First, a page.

Originally posted by tomtom232
A line of 100 airline passengers is waiting to board a plane. They each hold a ticket to one of the 100 seats on that flight. Unfortunately, the first person in line is crazy, and will ignore the seat number on their ticket, picking a random seat to occupy. All of the other passengers are quite normal, and will go to their proper seat unless it is already ...[text shortened]... in their proper seat?
Will the probability change if you add another person? Why or why not?
At first I was thinking 1/100, but then I realized that only two seats on the plane really matter, seat 1 and seat 100. For every person that is displaced (and it doesn't matter how many), each displaced person has an equal probability of sitting in either seat 1 or seat 100.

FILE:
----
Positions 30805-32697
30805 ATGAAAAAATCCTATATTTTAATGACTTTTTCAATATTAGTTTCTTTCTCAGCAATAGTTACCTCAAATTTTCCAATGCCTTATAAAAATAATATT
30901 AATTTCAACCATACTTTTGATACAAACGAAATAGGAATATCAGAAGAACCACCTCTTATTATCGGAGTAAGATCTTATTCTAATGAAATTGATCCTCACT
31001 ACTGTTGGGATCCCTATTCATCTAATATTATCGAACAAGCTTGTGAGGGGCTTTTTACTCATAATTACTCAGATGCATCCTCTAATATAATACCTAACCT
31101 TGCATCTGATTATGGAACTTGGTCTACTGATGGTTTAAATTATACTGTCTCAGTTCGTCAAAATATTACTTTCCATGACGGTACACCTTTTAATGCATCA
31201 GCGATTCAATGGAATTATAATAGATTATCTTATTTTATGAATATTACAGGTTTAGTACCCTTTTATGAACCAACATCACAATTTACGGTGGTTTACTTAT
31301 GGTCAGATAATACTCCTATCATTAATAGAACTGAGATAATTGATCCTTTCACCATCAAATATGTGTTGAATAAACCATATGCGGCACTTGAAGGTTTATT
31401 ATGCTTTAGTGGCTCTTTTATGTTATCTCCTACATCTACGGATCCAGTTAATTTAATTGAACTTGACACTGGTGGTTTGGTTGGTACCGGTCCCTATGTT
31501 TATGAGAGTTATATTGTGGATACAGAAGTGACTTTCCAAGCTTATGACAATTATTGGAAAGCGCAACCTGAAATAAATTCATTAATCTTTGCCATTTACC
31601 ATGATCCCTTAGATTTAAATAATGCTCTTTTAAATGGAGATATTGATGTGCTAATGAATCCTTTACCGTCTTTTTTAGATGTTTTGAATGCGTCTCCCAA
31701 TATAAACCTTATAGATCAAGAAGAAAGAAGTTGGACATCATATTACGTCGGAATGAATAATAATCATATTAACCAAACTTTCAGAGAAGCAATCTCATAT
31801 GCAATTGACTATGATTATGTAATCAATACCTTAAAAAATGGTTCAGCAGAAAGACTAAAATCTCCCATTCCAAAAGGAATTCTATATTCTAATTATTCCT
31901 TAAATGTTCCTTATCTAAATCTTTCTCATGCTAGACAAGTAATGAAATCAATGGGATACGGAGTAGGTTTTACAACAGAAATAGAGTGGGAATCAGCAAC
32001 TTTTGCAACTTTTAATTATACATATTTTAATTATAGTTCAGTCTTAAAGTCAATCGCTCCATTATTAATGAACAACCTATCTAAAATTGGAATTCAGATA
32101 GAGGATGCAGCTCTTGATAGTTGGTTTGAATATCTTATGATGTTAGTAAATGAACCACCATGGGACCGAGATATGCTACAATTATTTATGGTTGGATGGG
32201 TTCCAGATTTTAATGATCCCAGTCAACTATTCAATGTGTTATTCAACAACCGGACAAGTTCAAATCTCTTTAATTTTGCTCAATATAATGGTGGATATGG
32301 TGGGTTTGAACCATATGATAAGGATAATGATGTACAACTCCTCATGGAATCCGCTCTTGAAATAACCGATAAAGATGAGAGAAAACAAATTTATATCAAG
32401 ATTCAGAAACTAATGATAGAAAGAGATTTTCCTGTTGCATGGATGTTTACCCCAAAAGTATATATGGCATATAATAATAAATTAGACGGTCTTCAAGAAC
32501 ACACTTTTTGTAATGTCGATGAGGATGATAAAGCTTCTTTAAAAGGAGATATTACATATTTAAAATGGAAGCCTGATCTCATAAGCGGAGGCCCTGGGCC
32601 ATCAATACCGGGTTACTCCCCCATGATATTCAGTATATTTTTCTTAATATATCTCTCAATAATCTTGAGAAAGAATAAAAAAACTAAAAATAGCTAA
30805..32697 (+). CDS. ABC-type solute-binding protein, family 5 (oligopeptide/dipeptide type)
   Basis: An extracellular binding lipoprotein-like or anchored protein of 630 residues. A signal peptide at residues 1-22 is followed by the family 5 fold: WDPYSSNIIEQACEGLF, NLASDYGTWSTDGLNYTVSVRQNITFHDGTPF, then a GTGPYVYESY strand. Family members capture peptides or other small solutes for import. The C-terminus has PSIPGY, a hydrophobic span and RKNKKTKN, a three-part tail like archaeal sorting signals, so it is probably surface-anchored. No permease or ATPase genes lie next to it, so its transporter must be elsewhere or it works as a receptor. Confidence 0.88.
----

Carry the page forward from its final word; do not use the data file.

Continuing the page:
If anyone sits in seat 1, everyone else will sit in the correct seat. [100%]
On the other hand, if anyone sits in seat 100, the last person can't sit in their own seat [0%].
Therefore, I would think that the average of these, 50%, is the probability of the last person sitting in their own seat.